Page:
Rear Adm. Ronny Jackson, whose path to become the next Veterans Affairs secretary remains unclear, will go before the Veterans Affairs' committee April 25, according to committee chairman Sen. Johnny Isakson.
The Georgia Republican confirmed the date as he emerged from a meeting with Jackson in the senator's office. Jackson said he was feeling "good" ahead of the confirmation process, but he declined to answer further questions from the media.
Isakson's office later said the hearing is "tentatively" scheduled for April 25 and won't be official until a notice is sent seven days prior to the hearing. The White House formally sent the nomination to the Senate on Monday.
"The VA needs a leader who is able to work with Congress to implement legislative solutions and oversee a large and multifaceted department," Isakson said in a statement. "I congratulate Dr. Jackson on his nomination, and I look forward to chairing his confirmation hearing and learning more about his plans for the VA."
President Donald Trump's pick of Jackson, the President's physician, received scrutiny from some lawmakers and veterans groups due to Jackson's lack of experience in public policy or management. The Department of Veterans Affairs is the government's second largest agency.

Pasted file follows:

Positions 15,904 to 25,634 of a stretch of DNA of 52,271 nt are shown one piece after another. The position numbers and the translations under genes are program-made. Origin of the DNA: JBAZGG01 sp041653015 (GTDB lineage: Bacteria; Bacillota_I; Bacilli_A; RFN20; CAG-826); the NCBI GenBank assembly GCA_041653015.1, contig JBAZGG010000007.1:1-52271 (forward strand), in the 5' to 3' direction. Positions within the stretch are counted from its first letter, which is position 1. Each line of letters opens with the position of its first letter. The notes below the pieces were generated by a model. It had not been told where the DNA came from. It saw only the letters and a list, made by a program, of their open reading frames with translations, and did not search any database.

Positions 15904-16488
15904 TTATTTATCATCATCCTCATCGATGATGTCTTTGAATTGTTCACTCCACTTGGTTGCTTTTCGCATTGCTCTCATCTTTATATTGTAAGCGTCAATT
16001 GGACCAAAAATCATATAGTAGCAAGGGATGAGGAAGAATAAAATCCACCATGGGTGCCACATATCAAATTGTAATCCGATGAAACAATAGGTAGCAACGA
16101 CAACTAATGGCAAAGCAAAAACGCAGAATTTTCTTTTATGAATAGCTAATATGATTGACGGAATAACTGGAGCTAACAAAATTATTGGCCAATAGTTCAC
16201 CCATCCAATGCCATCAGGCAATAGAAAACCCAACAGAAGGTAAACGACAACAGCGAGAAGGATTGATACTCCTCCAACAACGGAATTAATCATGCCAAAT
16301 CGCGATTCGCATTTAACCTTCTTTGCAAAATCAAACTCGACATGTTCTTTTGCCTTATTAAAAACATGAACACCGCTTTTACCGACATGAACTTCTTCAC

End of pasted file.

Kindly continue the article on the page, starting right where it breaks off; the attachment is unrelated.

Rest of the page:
In an interview with the Lubbock Avalanche-Journal, a newspaper located near Jackson's hometown of Levelland, Texas, Jackson said earlier this month that he has "what it takes" to lead the department.
"I've been in leadership school for 23 years now. ... And I've been able to rise to the level of an admiral, a flag officer in the Navy. I didn't just stumble into that. So I've gotten a lot of leadership background."
Sen. Patty Murray, the second-ranking Democrat on the VA committee, is set to meet with Jackson on Tuesday.
"I want to know that he's going to oppose privatization, not privatize the VA. And I want to know how he's going to manage one of our largest agencies," Murray told CNN. "I am not going to prejudge him. I will give him an opportunity to answer my questions, but I have serious concerns."
If confirmed, Jackson would succeed David Shulkin, who left his position last month after he said the White House fired him.